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Who is the highest-earning game show contestant of all time? A Q+A with Ken Jennings

Hilltop Now’s Sydni Walker talks trivia, the late Trebek, and teaching the next generation the importance of shows like Jeopardy! with Ken Jennings.
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Courtesy of Hilltop Now
Sydni Walker interviews Jeopardy! host Ken Jennings before the Tate lecture on March 5.

DC contributor and The Roundup’s Sydni Walker sat down with the Jeopardy! host for a one-on-one interview ahead of his Tate Lecture.

Whether you saw him competing or hosting, Ken Jennings is game show royalty. He won over 4 million dollars on the hit quiz show, Jeopardy!, and was nominated at the Primetime Emmy Awards last year for outstanding host for a game show.

The trivia buff won 74 episodes of Jeopardy! in a row in 2004. Now, he’s back as the show’s host, filling in after the loss of Alex Trebek in 2020.

Jennings visited SMU campus as part of the Tate Lecture series on March 5th, 2024. Before he gave his big lecture that evening, I sat down with Jennings to learn more about Trebek’s legacy, the importance of keeping Jeopardy! alive, and more. We even stumped him on some SMU trivia.

Walker stumps Jeopardy! host Ken Jennings on some SMU trivia (SMU News)

Sydni Walker:
I’ve been a Jeopardy! fan for a long time, so I’ve seen you on both sides of the podium. Do you think that that should be kind of like a prerequisite to hosting?

Ken Jennings:
I mean, the greatest person ever to hold that job, Alex Trebek, had never been a contestant. But he was a bright, inquisitive guy who had decades to figure out the job. So I think that’s the main prerequisite, is you have to be actually engaged in the game. You can’t just be pretending to know and be like, ‘No, I’m sorry, what is…Lithuania?’ You have to kind of sell it. And I find that if I’m playing along in my head with the players, it’s a more convincing hosting job.

Walker:
So you brought up Trebek. I know with my family, it felt like someone had left our home when he passed away. And I know for you it was probably even harder to navigate. What do you want the viewers to know about Trebek that maybe they don’t know, maybe they haven’t heard?

Jennings:
Sometimes viewers might have thought he was a little bit, you know, smug with his very correct French pronunciations and his eagerness to correct people. But the funny thing is, that was just something he put on for the job. Like, in person, he was very loose and funny. He liked to warm up the crowd with jokes because there’s a live audience at Jeopardy! You know, in commercials, you would often see him doing a little celebrity impression or a little bit of soft shoe or something. In real life, he was much more goofy uncle and much less like imposing quiz guy.

Walker:
You said in an interview once that Jeopardy! is kind of a neutral space, that you know, like red states, blue states, young, old it’s something we can all get behind. So what is the importance of a younger generation continuing to watch Jeopardy!, continuing to enjoy that show?

Jennings:
I understand the challenges of getting younger viewers to watch Jeopardy! because it’s still on broadcast syndicated television

Walker:
You’re preaching to the choir.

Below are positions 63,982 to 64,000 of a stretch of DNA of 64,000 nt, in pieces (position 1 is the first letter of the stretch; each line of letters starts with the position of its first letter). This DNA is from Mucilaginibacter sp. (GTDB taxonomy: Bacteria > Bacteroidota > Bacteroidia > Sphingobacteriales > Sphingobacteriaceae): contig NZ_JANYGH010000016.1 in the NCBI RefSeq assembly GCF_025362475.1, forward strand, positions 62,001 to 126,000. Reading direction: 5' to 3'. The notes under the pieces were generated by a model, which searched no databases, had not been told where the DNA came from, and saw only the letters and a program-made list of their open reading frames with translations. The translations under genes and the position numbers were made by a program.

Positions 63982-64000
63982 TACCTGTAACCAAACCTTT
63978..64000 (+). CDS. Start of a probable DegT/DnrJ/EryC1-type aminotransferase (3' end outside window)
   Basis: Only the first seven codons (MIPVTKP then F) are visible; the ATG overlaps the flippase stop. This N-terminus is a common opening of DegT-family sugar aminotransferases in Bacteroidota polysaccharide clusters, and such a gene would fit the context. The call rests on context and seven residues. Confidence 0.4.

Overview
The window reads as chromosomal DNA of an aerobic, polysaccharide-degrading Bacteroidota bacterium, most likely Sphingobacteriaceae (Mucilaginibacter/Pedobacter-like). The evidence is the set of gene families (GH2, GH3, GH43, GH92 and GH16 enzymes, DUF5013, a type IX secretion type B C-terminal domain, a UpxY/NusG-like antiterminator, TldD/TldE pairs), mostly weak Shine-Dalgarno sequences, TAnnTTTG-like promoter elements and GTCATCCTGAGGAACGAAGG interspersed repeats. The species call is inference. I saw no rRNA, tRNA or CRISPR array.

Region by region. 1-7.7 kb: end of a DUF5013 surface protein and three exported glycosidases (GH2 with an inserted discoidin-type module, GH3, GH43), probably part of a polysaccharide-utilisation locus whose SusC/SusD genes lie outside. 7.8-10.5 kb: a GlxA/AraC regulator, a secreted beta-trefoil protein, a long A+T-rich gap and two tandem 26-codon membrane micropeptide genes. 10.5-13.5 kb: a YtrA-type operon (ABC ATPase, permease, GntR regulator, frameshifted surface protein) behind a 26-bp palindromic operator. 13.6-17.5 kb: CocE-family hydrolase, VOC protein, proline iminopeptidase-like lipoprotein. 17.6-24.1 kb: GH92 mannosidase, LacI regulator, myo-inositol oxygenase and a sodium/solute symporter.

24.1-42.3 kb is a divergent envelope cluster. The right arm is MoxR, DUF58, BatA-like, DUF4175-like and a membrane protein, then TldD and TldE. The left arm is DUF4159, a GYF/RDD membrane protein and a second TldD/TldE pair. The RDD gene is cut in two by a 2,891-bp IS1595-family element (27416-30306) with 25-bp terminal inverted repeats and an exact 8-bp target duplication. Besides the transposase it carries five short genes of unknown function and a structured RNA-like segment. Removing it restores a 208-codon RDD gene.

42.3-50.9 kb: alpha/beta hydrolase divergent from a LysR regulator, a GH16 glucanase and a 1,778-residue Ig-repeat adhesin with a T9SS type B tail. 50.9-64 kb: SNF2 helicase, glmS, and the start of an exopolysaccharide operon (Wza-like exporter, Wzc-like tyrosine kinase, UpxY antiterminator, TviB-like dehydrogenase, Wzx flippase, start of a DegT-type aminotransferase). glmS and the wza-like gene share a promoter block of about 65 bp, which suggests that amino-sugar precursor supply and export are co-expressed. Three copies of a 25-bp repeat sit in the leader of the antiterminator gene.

Jennings:
That thing that Gen Z famously loves… to set up an antenna by their TV. It’s not on streaming yet, although I think that’s a change that’s going to happen sooner rather than later, which will be great for letting the show find a new audience. But yeah, it really is kind of the king of that kind of quiz show for a reason. You know, for the last 60 years Jeopardy! has been on for 50 of them. You know, there was a brief break in the 70s. And it didn’t change.

Walker:
My dad, every time we get to Final Jeopardy is like ‘Please be sports, please be sports, please be sports.’ It’s never sports.

Jennings:
It’s rarely sports.

Walker:
It’s rarely sports.

Jennings:
And that’s because we’ve seen Jeopardy! players try sports. It’s not always pretty.

Walker:
This is more kind of fun, and less formal. We have SMU questions for you. We’ll see if you can get them.

Question one:
Which business owner and member of a famous family attended SMU for a semester?

Walker:
… heavy on the famous family.

Jennings:
That’s all we get, business owner and famous family? Umm… I don’t know who this is. It’s a… Kardashian.

Walker:
Yeah.

Jennings:
It’s…. Kim?

Walker:
No.

Jennings:
It’s Khloé…It’s Kris… It’s… I missed one. It… starts with a K. Who is it?

Katie Bergelin:
It’s Kourtney!

Jennings:
Kourtney!

Walker:
Kourtney Kardashian famously went to SMU for a little bit.

Jennings:
“Famously” at SMU.

Walker:
At SMU. That’s all we have, really. Like, nationwide.

Jennings:
No, no, that’s legit… congrats. Congrats on having the presidential library and a Kardashian.

Walker:
Yeah, thank you. That was a big deal for us.

Question two:
Controversy over a new Pontiac Trans Am surrounded which former SMU football player.

Walker:
This was before SMU football got the death penalty.

Jennings:
Oh, this is 80s-era Trans Am trivia? Boy, I mean, that’s kind of my era. When I would have been watching college football more. Trans Am. I have no idea.

Walker:
It was gold, right? It was a gold Trans Am?

Bergelin:
Uh-huh.

Jennings:
Who got a gold Trans Am?

Walker:
It’s a football player.

Jennings:
You’re actually asking death penalty trivia on your SMU pop culture show. Wow, what a new era we’re in. Who was it I don’t know.

Walker:
Eric Dickerson.

Jennings:
Ah, it was Dickerson. Yeah, I remember he was at SMU. See, I should’ve known that. But that’s what I’m saying. Jeopardy! contestants shouldn’t try sports.

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